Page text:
PS YCHO- THERAPE UTICS. 16?
keeping them fixed one or two minutes, I push the eyelids down, or stretch them slowly over the eyes, gradually closing them more and more, and so imitating the process of natural sleep. Finally, I keep them closed, repeating the suggestion, ' Your lids are stuck together, you cannot open them. The need of sleep becomes greater and greater, you can no longer resist.' I lower my voice gradually, repeating the command, ' Sleep,' and it is very seldom that more than three minutes pass before sleep or some degree of hypnotic influence is obtained. It is sleep by suggestion, a type of sleep which I insinuate into the brain.
" Passes or gazing at the eyes or fingers of the operator are only useful in concentrating the attention; they are not abso lutely essential.
" As soon as they are able to pay attention and understand, children are, as a rule, very quickly and very easily hypnotized. It often suffices to close their eyes, to hold them shut a few moments, to tell them to sleep, and then to state that they are asleep.
" Some adults go to sleep just as readily by simple closure of the eyes. I often proceed immediately, without making use of passes or fixation, by shutting the eyelids, gently holding them closed, asking the patient to keep them together, and suggesting at the same time the phenomena of sleep. Some of them fall rapidly into a more or less deep sleep. Others offer more resistance. I sometimes succeed by keeping the eyes closed for some time, commanding silence and quiet, talking continuously, and repeating the same formulas : ' You feel a sort of drowsiness, a torpor; your arms and legs are motionless. Your eyelids are warm. Your nervous system is quiet; you have no will. Your eyes remain closed. Sleep is coming.' etc. After keeping up this auditory suggestion for several minutes, I remove my fingers. The eyes remain closed. I raise the patient's arms; they remain uplifted. We have induced cataleptic sleep."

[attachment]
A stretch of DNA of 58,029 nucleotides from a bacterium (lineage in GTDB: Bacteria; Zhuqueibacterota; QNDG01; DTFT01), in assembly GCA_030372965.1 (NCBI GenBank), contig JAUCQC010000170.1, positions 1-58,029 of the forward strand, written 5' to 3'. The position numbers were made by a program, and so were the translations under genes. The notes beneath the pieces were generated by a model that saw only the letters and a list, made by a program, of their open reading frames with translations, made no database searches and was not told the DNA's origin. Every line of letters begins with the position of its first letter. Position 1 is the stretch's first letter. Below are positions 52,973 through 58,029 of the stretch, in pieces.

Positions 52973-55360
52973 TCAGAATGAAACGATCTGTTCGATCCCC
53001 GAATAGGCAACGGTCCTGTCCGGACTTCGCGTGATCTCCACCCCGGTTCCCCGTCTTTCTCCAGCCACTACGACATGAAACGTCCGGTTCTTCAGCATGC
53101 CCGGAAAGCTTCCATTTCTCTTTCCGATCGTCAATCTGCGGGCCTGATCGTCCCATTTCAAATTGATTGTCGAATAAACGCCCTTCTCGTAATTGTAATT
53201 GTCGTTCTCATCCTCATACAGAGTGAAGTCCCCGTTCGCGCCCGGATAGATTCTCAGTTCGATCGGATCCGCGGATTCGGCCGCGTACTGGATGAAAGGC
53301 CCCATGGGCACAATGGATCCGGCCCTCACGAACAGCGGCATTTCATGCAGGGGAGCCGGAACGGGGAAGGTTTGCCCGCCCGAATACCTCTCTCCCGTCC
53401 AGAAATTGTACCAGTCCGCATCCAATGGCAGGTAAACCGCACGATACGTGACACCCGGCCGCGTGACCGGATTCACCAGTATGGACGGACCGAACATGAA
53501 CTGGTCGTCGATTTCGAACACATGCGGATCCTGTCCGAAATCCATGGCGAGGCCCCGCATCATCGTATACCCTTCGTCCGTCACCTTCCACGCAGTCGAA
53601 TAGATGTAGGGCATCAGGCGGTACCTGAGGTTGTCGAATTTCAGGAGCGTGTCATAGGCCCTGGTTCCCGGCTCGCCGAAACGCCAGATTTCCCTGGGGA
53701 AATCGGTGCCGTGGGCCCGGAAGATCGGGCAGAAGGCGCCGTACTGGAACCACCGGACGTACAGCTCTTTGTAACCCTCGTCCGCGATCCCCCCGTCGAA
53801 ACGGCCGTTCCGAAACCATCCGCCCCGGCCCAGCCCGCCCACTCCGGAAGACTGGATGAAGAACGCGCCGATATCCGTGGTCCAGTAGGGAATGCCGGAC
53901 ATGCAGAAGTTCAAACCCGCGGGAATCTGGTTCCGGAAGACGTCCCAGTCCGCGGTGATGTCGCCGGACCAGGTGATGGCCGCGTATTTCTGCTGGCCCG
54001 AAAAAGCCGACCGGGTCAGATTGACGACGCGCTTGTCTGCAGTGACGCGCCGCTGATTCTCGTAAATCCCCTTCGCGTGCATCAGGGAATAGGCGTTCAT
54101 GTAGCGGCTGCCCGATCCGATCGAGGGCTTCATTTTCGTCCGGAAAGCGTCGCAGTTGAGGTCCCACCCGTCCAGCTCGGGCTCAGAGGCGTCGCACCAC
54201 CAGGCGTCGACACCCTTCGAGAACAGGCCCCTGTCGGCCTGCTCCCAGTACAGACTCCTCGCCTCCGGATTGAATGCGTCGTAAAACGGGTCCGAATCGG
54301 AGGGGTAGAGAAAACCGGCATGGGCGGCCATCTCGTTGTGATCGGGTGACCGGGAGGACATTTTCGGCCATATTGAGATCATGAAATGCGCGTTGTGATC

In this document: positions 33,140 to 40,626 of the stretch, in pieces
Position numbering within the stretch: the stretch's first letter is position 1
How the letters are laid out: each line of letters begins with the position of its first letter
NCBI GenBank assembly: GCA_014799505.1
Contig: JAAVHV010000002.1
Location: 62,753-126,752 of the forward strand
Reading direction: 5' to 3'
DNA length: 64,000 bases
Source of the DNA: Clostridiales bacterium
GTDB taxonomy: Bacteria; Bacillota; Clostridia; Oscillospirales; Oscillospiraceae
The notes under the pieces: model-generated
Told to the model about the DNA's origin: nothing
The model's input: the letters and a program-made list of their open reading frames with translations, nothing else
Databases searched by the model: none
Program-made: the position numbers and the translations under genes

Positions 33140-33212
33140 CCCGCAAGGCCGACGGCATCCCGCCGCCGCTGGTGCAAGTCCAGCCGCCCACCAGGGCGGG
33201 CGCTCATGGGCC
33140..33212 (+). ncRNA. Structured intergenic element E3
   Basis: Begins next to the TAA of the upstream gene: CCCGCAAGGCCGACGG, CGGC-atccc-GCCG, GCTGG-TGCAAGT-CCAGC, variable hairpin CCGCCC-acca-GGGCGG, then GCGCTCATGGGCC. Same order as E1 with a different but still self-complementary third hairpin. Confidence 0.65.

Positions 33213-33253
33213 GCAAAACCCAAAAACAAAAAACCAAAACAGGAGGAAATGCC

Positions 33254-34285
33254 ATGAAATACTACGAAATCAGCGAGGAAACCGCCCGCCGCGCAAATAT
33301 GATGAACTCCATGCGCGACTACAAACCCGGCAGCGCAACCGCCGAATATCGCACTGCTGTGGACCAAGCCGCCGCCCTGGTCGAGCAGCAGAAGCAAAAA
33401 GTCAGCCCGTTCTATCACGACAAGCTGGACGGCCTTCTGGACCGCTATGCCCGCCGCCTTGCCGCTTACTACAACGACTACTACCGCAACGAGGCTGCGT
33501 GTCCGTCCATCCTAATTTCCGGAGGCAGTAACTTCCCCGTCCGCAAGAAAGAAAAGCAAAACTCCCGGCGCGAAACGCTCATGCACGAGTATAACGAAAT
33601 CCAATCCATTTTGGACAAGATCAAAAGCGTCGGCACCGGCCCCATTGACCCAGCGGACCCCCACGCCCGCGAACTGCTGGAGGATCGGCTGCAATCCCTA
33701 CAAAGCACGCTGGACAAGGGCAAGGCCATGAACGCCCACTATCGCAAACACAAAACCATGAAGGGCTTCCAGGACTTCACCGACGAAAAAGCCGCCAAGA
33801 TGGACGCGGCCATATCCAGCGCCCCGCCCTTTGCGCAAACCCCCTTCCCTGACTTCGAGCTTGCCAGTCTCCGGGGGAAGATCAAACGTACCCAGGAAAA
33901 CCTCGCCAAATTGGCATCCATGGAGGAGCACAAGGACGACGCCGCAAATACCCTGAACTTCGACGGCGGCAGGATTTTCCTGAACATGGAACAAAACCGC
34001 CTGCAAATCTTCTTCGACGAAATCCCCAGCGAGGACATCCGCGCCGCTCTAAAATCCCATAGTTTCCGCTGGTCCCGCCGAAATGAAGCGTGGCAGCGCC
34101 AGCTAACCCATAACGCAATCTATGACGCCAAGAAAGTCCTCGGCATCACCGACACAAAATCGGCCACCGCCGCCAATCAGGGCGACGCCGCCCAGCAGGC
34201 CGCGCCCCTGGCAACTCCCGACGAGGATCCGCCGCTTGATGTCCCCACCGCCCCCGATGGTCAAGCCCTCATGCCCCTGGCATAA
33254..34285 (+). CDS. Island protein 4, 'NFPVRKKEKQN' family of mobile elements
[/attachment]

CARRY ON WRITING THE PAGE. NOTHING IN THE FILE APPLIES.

Having succeeded in inducing sleep, or getting the patient in a passive and receptive condition, the operator then proceeds to suggest the idea of recovery from the disease with which he is afflicted. On this subject the author speaks as follows :
" The patient is put to sleep by means of suggestion ; that is, by making the idea of sleep penetrate the mind. He is treated